N.S. Liberals want fresh look into fisheries ministers boat sale

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HALIFAX - Fisheries Minister Sterling Belliveau has sold his fishing boat and removed himself as a director of his company to avoid being in a conflict of interest, but the Liberals aren't satisfied he acted quickly enough.
Liberal member Leo Glavine has written the province's conflict of interest commissioner to request that he have another look at Belliveau's directorship of Mussel's Seafarms Ltd..
He also wants Merlin Nunn to look at the sale of Belliveau's fishing assets to determine if he contravened the ministerial code of conduct for about six months.
"It has not passed the smell test," Glavine said Monday of Belliveau's situation.
Glavine has supplied a sworn statement attesting that he believes Belliveau was, until signing over the directorship to Luella Belliveau in December, a minister in conflict.
Belliveau was a fisherman before winning a seat in 2006. He sold his lobster licence, boat and gear last fall to a buyer who was approved for a $567,000 loan from the province's fisheries loan board, which falls under Belliveau's jurisdiction.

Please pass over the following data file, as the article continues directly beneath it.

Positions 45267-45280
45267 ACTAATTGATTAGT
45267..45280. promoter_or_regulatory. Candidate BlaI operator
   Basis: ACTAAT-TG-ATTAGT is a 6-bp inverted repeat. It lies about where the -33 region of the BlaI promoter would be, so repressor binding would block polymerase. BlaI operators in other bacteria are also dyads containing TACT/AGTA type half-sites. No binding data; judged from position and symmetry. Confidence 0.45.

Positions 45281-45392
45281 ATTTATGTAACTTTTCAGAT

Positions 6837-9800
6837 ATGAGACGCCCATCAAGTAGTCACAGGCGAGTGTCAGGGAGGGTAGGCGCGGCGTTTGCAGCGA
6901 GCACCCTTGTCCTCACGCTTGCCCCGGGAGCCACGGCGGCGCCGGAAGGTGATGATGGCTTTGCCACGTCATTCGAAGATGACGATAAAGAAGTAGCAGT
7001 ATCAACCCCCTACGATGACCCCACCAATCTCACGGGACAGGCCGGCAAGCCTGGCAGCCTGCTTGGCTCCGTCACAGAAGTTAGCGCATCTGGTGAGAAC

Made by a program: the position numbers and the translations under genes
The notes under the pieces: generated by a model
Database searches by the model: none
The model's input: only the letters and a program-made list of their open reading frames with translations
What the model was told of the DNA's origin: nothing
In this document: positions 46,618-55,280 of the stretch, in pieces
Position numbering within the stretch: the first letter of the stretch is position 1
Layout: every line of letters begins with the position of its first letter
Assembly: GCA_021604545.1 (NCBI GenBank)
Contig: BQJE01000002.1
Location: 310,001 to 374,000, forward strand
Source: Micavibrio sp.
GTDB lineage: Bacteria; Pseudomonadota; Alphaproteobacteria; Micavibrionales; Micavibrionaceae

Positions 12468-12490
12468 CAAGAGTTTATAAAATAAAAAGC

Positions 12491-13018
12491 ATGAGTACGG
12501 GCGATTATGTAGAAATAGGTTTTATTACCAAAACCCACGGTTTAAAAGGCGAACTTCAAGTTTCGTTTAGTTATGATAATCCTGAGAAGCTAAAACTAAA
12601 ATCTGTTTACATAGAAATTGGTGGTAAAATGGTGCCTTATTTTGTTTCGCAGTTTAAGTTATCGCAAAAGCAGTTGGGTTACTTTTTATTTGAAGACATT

Belliveau also had an outstanding loan with the board. He received it in 2004 to buy Disconnection, the boat he sold.
The minister struck a deal with the buyer, through a broker, just after the June election last year. After being sworn in as fisheries minister, Belliveau wrote to Nunn to ask whether there was a conflict.
Nunn replied in a June 23 letter that it would be fine for Belliveau to accept the offer, but he shouldn't be involved with any decisions related to the loan from the loan board.
Glavine said Nunn didn't have all the information the first time he looked at the issue, which included Belliveau's own loan, a lack of documented evidence that the minister wasn't involved in processing the buyer's loan application and his re-appointment of two loan board members.
"He had been unable to sell his boat for two years," Glavine said, pointing out that he then sold it a few months after becoming fisheries minister.
Glavine is accusing Belliveau of having an unfair advantage in profiting from a loan of more than $500,000 provided by taxpayers while other loan applicants were turned down.
"That is an ongoing benefit," Glavine said.
Belliveau couldn't be reached for comment Monday.
Premier Darrell Dexter has consistently defended his minister, turning down the Opposition's previous requests to have Nunn look into the case.
Dexter, who also couldn't be reached for comment Monday, has said Belliveau rightly sought Nunn's advice, followed it, and there was no evidence of a conflict and no grounds to look further into the matter.
"There is literally nothing in the department to investigate," Dexter said last fall.
Shawn Fuller, a spokesman for the premier, said Monday that nothing has changed about the situation since then.

Organizations: Seafarms

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